Paying Attention Intentionally

Out of necessity we learn to run on auto-pilot, paying attention mechanically and passively most of the time. This underscores the need to pay attention deliberately and voluntarily, thereby liberating our awareness from robotic activity.” Daniel Goleman

This is another of my four assumptions of my theory of wisdom. I believe part of my wisdom is my willingness to pause and reflect. Maybe not always, but it is always a valuable skill to have available. Often, the most important times for me to be reflective are when I don’t want to be, but need to be. Reflecting on what I am paying attention to is important because I only see and experience what I pay attention to.

My reflection wisdom tells me that the way I see things depends on the way I choose to see things. This means there is more than one way for me to see things and more than one thing to pay attention to. Otherwise, I am on autopilot. To discover other ways of seeing and paying attention, I need to ask questions. Don’t ask, don’t learn.

To be wise has change from being able to answer the questions to being                          able to question the answers. Unknown

I believe it is wise to ask myself questions and learn. Taking the time and effort to pause and reflect by asking questions is like Chris Argyris’ double loop learning. Argyris uses a household thermostat metaphor to explain double-loop learning. A thermostat is programmed to measure and adjust room temperature automatically (autopilot), single-loop learning. Double loop learning turns the questions back on the questioner, asking questions about the reasons, beliefs, and assumptions behind the programmed way of seeing and doing. Is the present setting and heat source the most effective? Why was the current thermostat setting chosen in the first place? These are often why questions.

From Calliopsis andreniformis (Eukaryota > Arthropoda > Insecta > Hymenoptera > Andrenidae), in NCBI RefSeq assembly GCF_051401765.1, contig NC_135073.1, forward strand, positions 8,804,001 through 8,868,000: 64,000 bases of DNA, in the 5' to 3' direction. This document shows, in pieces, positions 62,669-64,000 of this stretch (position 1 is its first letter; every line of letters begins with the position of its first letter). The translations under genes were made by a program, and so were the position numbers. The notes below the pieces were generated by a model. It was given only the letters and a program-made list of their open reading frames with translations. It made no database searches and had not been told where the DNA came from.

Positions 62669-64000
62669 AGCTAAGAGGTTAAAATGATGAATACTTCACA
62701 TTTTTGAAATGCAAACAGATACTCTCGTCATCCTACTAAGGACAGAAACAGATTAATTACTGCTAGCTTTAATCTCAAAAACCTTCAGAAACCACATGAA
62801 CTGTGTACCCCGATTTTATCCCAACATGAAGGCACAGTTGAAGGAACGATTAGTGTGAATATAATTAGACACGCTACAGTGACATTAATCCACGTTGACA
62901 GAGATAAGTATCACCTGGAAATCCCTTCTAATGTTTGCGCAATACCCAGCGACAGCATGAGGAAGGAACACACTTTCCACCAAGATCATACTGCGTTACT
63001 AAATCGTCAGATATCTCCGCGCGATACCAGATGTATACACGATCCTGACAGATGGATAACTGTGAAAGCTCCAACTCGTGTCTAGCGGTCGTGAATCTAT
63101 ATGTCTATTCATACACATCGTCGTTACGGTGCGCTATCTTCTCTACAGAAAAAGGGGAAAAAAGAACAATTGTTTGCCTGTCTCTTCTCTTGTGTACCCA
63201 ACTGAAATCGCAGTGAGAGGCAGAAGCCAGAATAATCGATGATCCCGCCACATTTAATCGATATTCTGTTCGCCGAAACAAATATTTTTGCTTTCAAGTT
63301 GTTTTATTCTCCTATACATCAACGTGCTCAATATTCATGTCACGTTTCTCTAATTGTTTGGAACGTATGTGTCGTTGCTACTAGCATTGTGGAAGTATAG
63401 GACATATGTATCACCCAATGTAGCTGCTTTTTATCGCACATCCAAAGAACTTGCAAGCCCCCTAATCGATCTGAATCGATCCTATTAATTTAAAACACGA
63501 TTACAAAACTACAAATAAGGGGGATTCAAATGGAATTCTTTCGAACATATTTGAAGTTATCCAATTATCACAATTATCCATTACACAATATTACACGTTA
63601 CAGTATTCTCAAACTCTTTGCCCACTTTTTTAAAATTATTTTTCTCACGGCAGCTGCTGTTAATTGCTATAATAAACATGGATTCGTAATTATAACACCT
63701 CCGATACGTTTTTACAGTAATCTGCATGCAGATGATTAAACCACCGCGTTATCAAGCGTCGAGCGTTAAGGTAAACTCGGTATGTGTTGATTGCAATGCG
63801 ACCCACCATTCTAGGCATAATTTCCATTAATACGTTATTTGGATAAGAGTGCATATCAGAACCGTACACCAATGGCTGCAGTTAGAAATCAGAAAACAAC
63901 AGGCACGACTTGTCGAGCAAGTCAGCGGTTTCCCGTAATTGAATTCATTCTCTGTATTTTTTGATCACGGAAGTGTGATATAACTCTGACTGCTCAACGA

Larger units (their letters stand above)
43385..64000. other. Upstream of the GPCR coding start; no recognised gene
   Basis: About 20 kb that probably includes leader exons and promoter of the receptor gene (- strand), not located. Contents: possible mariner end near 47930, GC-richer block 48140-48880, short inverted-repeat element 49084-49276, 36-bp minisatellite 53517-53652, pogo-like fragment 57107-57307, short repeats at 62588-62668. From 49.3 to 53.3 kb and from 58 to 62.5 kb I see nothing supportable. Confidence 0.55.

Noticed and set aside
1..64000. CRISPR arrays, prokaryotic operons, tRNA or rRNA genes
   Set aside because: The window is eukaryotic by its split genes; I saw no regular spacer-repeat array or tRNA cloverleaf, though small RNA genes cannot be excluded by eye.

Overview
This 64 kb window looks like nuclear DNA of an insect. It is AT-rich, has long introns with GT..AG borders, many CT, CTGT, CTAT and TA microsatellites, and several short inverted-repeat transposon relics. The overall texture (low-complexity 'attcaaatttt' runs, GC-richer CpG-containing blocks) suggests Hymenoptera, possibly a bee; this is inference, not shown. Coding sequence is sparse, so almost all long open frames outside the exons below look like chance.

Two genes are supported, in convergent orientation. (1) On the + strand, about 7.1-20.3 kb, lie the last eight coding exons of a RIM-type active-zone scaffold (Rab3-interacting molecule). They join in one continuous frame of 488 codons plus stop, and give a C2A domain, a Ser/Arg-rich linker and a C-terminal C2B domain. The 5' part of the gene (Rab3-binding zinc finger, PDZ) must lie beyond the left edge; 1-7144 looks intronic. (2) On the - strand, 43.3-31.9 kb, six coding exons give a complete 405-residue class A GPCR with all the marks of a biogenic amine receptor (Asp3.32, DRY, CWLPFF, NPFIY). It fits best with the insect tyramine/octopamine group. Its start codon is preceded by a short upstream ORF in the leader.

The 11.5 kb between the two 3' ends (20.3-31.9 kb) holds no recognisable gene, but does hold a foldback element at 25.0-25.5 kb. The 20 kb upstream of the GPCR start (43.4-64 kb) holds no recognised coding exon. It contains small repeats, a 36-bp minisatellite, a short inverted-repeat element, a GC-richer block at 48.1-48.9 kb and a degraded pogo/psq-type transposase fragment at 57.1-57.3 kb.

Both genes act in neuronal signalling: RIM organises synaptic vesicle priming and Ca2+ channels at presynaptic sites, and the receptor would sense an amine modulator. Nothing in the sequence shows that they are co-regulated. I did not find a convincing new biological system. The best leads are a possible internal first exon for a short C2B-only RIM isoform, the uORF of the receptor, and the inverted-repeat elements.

My reflection assumption wants me to ask questions (double-loop learning questions)    about the reasons, beliefs and assumptions behind the way I see and do things?

  • Is the way I am seeing things programmed on autopilot?
  • Why am I seeing it this way? Why am I doing this? What is another/better way?
  • What assumptions are behind my programmed way of seeing and doing?
  • Is my view an asset or a liability? Why? What behaviors will it lead to?
  • Is it an erroneous perception, an unrealistic perception, a creative perception?
  • Would someone else see it differently? Why?

Tell me what you pay attention to, and I will tell you who you are. W. H. Auden

Asking double loop questions helps me learn to recognize my “autopilot” attention and to pay attention to what I am not paying attention to. It might help to have a question and learning partner to give me feedback about my answers. This is another “double-loop”.

Should I ask? Do you ask questions about what you are paying attention to? And why?


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